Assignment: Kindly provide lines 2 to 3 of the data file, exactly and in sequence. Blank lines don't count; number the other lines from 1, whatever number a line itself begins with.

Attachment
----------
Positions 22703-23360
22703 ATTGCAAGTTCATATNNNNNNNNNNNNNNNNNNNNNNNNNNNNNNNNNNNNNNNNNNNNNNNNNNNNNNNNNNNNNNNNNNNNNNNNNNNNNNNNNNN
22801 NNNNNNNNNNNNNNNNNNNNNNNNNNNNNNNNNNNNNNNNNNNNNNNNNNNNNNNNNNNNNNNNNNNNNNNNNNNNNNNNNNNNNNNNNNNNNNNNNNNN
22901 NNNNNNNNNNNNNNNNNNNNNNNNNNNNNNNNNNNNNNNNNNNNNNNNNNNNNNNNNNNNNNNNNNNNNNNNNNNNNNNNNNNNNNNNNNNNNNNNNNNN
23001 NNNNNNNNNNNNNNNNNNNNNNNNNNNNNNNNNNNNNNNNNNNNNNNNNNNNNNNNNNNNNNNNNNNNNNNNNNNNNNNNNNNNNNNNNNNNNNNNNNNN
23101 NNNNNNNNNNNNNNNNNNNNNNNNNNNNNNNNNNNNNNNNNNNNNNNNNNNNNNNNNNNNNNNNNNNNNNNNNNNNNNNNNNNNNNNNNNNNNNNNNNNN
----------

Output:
22703 ATTGCAAGTTCATATNNNNNNNNNNNNNNNNNNNNNNNNNNNNNNNNNNNNNNNNNNNNNNNNNNNNNNNNNNNNNNNNNNNNNNNNNNNNNNNNNNN
22801 NNNNNNNNNNNNNNNNNNNNNNNNNNNNNNNNNNNNNNNNNNNNNNNNNNNNNNNNNNNNNNNNNNNNNNNNNNNNNNNNNNNNNNNNNNNNNNNNNNNN